With Kids – An Initiative of the Big Issue Foundation Scotland

With Kids – An Initiative of the Big Issue Foundation Scotland
Big Issue Foundation Scotland
28.05.09


Background


The Big Issue has been on the streets of Scotland since 1993 – founded by Mel Young, who worked the magazine, and Tricia Hughes who recruited homeless people into the sales force.  Over the next 15 years, it is estimated that about 20,000 individuals had a go as vendors – from whom a great deal was learned about life on the edge of society.  Sales of the magazine generated around £24m of which £14m went directly into the pockets of vendors.


Most of the Big Issue vendors were not only homeless, but had various other problems-which often accompany poverty; alcoholism, mental illness, recidivism, drug addiction etc.  In response to this situation a parallel Foundation was set up in 1996 called The Big Issue Foundation Scotland.  BIFS is not a ‘normal’ charity offering handouts to the needy.  Its central ethos is to help people to help themselves – and in this spirit – assistance was offered over the years – around employment and training – physical and mental health support – art and recreational opportunities.  Some of these initiatives still operate as stand alone enterprises.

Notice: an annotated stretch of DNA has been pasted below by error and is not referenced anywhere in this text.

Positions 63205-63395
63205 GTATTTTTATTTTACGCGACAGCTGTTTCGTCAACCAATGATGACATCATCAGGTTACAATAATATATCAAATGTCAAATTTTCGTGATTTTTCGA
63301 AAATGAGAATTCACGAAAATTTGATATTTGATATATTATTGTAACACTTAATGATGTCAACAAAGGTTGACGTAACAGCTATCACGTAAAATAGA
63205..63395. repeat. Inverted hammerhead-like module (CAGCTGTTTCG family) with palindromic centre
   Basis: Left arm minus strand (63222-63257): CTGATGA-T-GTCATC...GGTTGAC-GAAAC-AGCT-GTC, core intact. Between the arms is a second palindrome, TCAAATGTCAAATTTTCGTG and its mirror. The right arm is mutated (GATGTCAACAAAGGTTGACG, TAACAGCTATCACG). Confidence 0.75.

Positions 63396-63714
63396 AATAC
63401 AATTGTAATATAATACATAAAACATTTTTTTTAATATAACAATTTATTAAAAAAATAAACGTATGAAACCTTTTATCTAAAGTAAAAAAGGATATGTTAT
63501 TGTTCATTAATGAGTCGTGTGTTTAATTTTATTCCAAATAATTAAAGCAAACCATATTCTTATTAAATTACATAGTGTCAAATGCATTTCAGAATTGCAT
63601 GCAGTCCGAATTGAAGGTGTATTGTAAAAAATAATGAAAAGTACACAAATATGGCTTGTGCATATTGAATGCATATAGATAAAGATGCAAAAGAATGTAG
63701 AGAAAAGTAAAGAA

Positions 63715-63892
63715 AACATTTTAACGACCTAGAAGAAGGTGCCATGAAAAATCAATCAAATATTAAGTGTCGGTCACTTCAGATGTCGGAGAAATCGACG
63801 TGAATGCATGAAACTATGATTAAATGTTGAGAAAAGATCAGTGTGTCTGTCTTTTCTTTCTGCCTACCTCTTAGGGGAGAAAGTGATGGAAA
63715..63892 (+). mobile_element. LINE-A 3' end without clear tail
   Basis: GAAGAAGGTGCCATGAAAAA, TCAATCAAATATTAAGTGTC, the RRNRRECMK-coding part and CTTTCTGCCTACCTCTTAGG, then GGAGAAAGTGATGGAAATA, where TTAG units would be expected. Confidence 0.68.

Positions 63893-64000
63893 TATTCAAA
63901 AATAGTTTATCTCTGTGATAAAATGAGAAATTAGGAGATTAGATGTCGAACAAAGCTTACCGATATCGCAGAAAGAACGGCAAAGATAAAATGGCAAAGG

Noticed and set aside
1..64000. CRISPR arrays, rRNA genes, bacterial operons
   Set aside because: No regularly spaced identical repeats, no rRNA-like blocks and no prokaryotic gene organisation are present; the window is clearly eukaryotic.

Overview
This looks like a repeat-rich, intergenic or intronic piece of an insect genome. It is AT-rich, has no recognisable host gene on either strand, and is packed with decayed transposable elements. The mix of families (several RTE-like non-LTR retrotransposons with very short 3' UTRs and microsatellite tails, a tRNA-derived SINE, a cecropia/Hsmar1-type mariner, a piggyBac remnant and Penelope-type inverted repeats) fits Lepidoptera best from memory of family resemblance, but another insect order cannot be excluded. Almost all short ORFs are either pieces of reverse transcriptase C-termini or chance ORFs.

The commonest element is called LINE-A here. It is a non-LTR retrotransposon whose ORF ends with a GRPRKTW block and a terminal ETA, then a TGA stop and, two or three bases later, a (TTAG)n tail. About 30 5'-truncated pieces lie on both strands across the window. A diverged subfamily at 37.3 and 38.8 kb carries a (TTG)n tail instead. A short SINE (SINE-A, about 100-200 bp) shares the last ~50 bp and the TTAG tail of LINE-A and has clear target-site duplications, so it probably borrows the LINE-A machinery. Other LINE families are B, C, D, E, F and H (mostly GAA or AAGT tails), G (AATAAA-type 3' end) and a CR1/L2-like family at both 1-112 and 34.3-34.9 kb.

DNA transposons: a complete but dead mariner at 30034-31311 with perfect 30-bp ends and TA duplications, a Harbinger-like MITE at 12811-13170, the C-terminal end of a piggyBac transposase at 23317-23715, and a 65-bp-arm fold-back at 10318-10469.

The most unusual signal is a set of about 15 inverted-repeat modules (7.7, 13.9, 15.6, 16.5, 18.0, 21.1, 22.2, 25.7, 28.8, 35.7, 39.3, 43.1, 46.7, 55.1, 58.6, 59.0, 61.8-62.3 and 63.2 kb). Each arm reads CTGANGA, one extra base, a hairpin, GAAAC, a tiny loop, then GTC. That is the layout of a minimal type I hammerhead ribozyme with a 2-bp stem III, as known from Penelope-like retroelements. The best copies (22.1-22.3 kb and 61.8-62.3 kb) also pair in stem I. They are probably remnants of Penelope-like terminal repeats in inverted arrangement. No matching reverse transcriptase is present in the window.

The Big Issue experience – steady work and associated support – helps many individuals to stabilize their lives – quit drugs, sustain a tenancy etc. but, particularly in Glasgow, a core group (numbered in thousands) remains stuck in a vagrant, demoralized lifestyle – with devastating levels of self harming and suicide.  The defining characteristic of these individuals seems to be failed childhood – involving poverty, neglect, abuse and trauma.  This begs the question whether, for such individuals, help in adult years comes too late.


Moving Upstream


Most of the individuals who end up on Scotland’s streets grew up in housing estates known for their shameful concentration of poverty in all its aspects: debt, worklessness, violence, drugs/alcohol addiction, mental health problems, broken health and premature death.  Not surprisingly, the spirit of such communities is demoralized, ordinary everyday support all but exhausted.  Over the years families have fragmented; partners change more often, grannies or aunties no longer live nearby making many parents isolated and coping alone with crises.


All of this is particularly damaging for young children, never authors of their own fate, who simply learn to cope and lower their expectations.  In recent years the nurseries and primary schools serving our poorest communities report a significant increase in the number of children enrolling with emotional and behaviour problems.  Big Issue research indicates a direct link between these distressed children and future homelessness


In 2006 Tricia Hughes decided to take the Big Issue Foundation Scotland ‘upstream’ into a more preventative role; research overwhelmingly supports such an approach.  She retrained as a child psychotherapist and has created a new programme called ‘With Kids’.


The programme is established in the East End of Glasgow helping nursery and primary schools to respond to the needs of children and families showing early signs of not coping.  Responses are tailored to the needs of a particular child and family and can involve anything from intense one to one therapy – to help with the threat of evictions.